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Congratulations to Mark Francois a good addition.

One can't help but feel that Nick Herbert's move is a bit of a slap in the face. He's done a great job at Justice - and now has to deal with the poison chalice of DEFRA. I suppose he is a big countryside campaigner - fervent opposition to the hunting ban beckons!

Fantastic news about Chris Grayling. He's by far the party's best operator and will give Labour hell in the run-up to the general election. Great news.

All very logical and sensible. Chris Grayling has the killer instinct (tho he's a nice guy!) so he can carry on the decapitating work of David Davis; Dominic Grieve is cerebral and will be superb in Justice; Caroline Spelman takes back her old job in DCLoG which she did so well previously; Theresa May has a good analytical mind for Work & Pensions; and Eric P will be a popular choice as Chairman.

Things look more balanced now, interesting to see how things will change. My message to Mr Pickles would be to get a news-response team in place to pull together quotes from appropriate shadow cabinet members in rapid response to breaking news events. Conservative management of the news is still woefully poor.

Absolutely brilliant!

Absolutely fantastic ... but am I alone in thinking that it feels like he stopped half way through? This has really freshened up the top half of the shadow cabinet, but what about the bottom half?!

Mundell could have been dropped and replaced with Laing, Willetts with Afriyie, Hammond with Greening, Maude with Vaizey, Gillan with Miller ...

Maybe not all of those, but was expecting to see Maria Miller and Justine Greening in. Surprised the only sacking was Ainsworth. Also thought Paterson was tipped for promotion.

Also, there are now 33 faces round the table! Hoped it would get smaller, not bigger!

But Clarke, Grayling and Pickles are fantastic promotions, and Grieve and Herbert are both in the right places!

As long as Ken doesn't unbalance things,this looks like a fantastic reshuffle! Nice to see Chris Grayling move up the ladder, Eric Pickles is great news, and Duncan vs. Harman is going to be really entertaining!

I am sorry not to have seen David Davis' name in the list because we need his talents but the overall look of the team is very good.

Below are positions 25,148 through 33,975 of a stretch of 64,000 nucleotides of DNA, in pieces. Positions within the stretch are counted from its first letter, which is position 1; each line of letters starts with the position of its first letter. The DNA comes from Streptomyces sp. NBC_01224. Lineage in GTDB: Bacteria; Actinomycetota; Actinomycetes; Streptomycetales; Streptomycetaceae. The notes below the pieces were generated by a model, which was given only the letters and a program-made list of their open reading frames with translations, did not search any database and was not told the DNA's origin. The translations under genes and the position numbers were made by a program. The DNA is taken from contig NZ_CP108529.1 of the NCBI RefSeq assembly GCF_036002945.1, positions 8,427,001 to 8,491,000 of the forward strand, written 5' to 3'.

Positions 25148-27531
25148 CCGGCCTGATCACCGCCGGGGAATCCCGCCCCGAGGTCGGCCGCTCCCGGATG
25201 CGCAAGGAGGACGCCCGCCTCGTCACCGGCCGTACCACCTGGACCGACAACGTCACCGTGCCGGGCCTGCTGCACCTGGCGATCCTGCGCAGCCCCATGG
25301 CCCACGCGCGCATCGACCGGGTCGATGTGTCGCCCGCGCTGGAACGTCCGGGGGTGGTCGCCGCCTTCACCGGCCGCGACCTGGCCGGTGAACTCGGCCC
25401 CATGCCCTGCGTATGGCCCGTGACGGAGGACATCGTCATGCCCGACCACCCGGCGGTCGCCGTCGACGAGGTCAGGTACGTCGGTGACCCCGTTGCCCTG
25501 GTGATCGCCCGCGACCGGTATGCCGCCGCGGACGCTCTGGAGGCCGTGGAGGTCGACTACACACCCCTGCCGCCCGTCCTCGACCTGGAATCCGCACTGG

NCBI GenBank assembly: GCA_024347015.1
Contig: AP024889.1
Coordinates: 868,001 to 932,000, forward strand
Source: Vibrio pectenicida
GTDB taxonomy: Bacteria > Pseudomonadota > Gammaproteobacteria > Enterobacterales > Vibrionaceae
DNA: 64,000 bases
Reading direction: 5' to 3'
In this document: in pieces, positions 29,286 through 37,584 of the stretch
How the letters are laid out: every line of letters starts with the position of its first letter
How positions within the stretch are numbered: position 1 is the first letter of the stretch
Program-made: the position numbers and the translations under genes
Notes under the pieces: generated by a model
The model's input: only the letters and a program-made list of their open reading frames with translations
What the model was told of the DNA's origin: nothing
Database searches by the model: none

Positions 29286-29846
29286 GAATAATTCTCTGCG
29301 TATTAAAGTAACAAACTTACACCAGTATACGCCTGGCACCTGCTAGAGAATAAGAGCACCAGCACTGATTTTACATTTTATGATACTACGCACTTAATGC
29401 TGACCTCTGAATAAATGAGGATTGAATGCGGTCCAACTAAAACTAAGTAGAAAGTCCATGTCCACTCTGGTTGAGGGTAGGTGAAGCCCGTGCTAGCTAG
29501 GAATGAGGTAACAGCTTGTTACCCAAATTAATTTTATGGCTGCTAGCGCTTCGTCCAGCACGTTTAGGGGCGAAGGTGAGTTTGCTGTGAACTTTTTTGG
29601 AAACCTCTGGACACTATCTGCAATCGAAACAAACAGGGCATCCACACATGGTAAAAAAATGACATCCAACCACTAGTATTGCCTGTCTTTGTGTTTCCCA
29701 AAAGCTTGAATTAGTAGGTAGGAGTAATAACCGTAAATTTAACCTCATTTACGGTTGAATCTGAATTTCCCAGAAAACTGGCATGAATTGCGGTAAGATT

I hope that John Redwood, Michael Fallon and Iain Duncan Smith will all be brought in for specific jobs - to bolster the Treasury team and, in IDS' case to carry on his excellent work in social reform, which will prove as important as the economy over the next decade.

Pickles and Grayling should mean a much tougher and hard hitting team. There have been a few too many round pegs in square holes recently but this team looks much better. Pickles is literally a round peg in a round hole.

Dan Hannan makes this point on his blog :

"If Ken Clarke can be on the front bench, so can MPs who want to leave the EU"

Since Clarke has been allowed to be a member of the Shadow Cabinet whilst at the same time being allowed to maintain his disloyal views on Europe, will those who have signed up to the 'Better Off Out' campaign now, in principle, be eligible for membership of the Shadow team? If not, why not?

Perhaps, Editor, you might care to establish with the powers that be what the leadership's Official position now is on this.

Good points as ever David. John Redwood should certainly have a special remit, and IDS is certainly a man of talent, although IDS must get out of the idea that poverty is a result of personal sloth.

Now that Chris Grayling is shadow Home Secretary I hope he will do more to help our police get on with the job of maintaining law and order on our streets. The appalling scenes of riot in Manchester at the end of the UEFA cup final last year are an example of how our police are often powerless to defend people, property and themselves. We should allow our police the use of water cannons and other methods when dealing with mob rule.

I should have added that the excellent, hard-working and astoundingly cheap (to the taxpayer, that is) Philip Hollobone ought to be a beneficiary of a change in this policy. His diligence and thriftiness ought to be an example to all.

I agree, James. Herbert has done well.

It was necessary though in order to let Grieve save face after he got Cameron out of something of a hole by replacing Davis as he did. My own view is that although Grayling gets a great write up on here and he undoubtedly works hard there is some "connection" with the public or spark missing whenever I see him.

Dan Hannan makes this point on his blog :

"If Ken Clarke can be on the front bench, so can MPs who want to leave the EU"

Tory policy is, I believe, that the UK should be a part of the EU. Clarke merely has a view that differs as to what that means/how far we should be in. That is more compatable with policy than saying we should withdraw.

Overall I think the changes are good. There should be "something for everyone" as it were.

Like it! I hope there will be important roles too for David Davies, John Redwood, Michael Fallon, and Ian Duncan Smith.